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world; and the processes of international law are the slow processes by which opinion works its will. What impresses me is the constant thought that that is the tribunal at the bar of which we all sit. I would call your attention, incidentally, to the circumstance that it does not observe the ordinary rules of evidence; which has sometimes suggested to me that the ordinary rules of evidence had shown some signs of growing antique. Everything, rumor included, is heard in this court, and the standard of judgment is not so much the character of the testimony as the character of the witness. The motives are disclosed, the purposes are conjectured, and that opinion is finally accepted which seems to be, not the best founded in law, perhaps, but the best founded in integrity of character and of morals. That is the process which is slowly working its will upon the world; and what we should be watchful of is not so much jealous interests as sound principles of action. The disinterested course is always the biggest course to pursue not only, but it is in the long run the most profitable course to pursue. If you can establish your character,
. you can establish your credit.
ADDRESS AT THE ASSOCIATED PRESS
APRIL 20, 1915
MR. PRESIDENT, GENTLEMEN OF THE ASSOCIATED PRESS,
LADIES, AND GENTLEMEN: I am deeply gratified by the generous reception you have accorded me. It makes me look back with a touch of regret to former occasions when I have stood in this place and enjoyed a greater liberty than is granted me to-day. There have been times when I stood in this spot and said what I really thought, and I cannot help praying that those days of indulgence may be accorded me again. I have come here to-day, of course, somewhat restrained by a sense of responsibility which I
I cannot escape. For I take the Associated Press very seriously. I know the enormous part that you play in the affairs not only of this country but of the world. You deal in the raw material of opinion and, if my convictions have any validity, opinion ultimately governs the world.
It is, therefore, of very serious things that I think as I face this body of men. I do not think of you, however, as members of the Associated Press. I do not think of you as men of different parties or of different racial derivations or of different religious denominations. I want to talk to you as to my fellow citizens of the United States, for there are serious things which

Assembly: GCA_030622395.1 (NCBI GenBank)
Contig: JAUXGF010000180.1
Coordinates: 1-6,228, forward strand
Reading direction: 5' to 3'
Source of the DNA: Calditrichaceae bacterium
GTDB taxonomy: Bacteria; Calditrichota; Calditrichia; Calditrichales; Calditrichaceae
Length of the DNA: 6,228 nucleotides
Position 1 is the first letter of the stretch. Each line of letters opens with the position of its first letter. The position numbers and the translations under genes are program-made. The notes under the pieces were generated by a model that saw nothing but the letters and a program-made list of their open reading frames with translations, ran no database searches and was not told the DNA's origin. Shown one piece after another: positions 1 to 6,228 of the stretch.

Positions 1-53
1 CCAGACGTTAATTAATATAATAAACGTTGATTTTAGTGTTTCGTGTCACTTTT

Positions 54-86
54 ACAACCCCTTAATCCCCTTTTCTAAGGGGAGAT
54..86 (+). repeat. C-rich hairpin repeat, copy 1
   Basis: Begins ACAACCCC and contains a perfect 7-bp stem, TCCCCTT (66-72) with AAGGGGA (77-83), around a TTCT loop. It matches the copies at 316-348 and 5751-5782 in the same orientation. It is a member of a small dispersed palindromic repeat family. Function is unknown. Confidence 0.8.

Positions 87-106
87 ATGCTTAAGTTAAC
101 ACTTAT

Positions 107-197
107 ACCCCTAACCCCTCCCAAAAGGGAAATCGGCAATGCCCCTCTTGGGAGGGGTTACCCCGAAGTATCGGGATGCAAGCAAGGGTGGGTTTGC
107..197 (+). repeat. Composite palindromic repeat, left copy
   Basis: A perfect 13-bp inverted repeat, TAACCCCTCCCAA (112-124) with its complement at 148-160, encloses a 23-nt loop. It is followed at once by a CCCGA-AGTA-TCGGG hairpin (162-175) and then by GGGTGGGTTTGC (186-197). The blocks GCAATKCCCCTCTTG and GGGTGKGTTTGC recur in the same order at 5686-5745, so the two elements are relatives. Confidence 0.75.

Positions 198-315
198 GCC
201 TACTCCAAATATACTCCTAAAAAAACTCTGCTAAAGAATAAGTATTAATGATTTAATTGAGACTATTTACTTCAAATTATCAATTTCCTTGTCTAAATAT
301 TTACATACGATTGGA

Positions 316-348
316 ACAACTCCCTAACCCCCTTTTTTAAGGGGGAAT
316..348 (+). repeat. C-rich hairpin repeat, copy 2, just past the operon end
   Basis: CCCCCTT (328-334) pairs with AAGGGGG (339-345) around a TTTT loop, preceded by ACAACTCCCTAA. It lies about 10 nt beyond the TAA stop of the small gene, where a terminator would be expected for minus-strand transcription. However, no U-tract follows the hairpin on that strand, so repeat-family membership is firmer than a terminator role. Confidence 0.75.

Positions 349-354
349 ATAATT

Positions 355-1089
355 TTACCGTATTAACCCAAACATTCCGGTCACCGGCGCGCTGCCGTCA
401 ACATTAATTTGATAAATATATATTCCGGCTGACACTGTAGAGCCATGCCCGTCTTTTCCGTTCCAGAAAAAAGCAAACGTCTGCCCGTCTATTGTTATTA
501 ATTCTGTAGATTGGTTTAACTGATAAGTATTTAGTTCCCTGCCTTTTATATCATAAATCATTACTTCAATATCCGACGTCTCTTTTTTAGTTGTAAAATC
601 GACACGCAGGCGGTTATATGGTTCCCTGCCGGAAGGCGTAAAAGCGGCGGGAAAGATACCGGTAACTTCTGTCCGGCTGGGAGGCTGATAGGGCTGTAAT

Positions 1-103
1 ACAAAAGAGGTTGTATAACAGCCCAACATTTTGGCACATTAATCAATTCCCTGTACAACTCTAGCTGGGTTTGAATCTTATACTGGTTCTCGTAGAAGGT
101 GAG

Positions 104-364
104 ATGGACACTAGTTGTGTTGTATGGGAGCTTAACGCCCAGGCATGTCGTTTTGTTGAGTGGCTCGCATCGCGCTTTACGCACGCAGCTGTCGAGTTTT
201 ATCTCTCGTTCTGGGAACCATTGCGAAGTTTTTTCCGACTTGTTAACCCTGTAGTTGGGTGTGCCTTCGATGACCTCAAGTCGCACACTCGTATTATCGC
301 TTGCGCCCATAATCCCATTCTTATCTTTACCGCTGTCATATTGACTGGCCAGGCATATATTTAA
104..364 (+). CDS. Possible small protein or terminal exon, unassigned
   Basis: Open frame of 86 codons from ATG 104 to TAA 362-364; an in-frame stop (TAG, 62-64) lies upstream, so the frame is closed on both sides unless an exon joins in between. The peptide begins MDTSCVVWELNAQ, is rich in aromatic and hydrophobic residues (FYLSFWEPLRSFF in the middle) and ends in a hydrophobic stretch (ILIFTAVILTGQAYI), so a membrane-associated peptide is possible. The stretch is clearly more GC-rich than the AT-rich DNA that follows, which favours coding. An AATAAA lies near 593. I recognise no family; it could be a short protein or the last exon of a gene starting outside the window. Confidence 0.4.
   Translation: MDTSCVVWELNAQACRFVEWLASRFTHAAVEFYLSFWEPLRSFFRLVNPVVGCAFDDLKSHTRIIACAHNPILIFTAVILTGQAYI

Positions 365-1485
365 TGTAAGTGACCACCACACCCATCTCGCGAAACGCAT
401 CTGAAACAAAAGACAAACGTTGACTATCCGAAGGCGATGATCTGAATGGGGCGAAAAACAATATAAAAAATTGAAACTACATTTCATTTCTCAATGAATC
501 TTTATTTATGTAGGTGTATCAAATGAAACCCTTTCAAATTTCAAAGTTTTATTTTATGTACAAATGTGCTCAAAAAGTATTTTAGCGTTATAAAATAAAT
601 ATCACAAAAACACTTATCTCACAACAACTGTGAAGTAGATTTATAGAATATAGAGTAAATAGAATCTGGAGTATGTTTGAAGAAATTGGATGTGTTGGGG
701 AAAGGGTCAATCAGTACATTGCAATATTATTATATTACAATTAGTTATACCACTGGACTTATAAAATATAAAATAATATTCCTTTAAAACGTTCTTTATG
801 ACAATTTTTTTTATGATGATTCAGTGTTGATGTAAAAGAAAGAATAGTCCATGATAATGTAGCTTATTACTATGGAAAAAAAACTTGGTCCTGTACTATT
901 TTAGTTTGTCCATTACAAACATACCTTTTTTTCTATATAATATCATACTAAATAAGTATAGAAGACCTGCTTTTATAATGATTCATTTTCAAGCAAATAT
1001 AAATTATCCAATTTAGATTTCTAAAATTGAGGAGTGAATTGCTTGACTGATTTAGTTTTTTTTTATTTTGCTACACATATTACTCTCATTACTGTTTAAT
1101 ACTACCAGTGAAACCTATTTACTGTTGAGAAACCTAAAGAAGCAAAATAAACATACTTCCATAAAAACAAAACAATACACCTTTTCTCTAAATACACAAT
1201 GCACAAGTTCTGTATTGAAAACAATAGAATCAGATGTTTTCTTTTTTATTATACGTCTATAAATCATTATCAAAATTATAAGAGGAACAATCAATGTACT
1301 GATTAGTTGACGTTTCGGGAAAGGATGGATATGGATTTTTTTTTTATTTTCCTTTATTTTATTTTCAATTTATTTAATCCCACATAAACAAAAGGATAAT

as fellow citizens we ought to consider. The times behind us, gentlemen, have been difficult enough; the times before us are likely to be more difficult still, because, whatever may be said about the present condition of the world's affairs, it is clear that they are drawing rapidly to a climax, and at the climax the test will come, not only for the nations engaged in the present colossal struggle—it will come to them, of course—but the test will come for us particularly.
Do you realize that, roughly speaking, we are the only great Nation at present disengaged? I am not speaking, of course, with disparagement of the greatness of those nations in Europe which are not parties to the present war, but I am thinking of their close neighborhood to it. I am thinking how their lives much more than ours touch the very heart and stuff of the business, whereas we have rolling between us and those bitter days across the water 3,000 miles of cool and silent
Our atmosphere is not yet charged with those disturbing elements which must permeate every nation of Europe. Therefore, is it not likely that the nations of the world will some day turn to us for the cooler assessment of the elements engaged? I am not now thinking so preposterous a thought as that we should sit in judgment upon them-no nation is fit to sit in judgment upon any other nation—but that we shall some day have to assist in reconstructing the processes of peace. Our resources are untouched; we are more and more becoming by the force of circumstances the mediating Nation of the world in respect of its finance. We must make up our minds what are the best things to do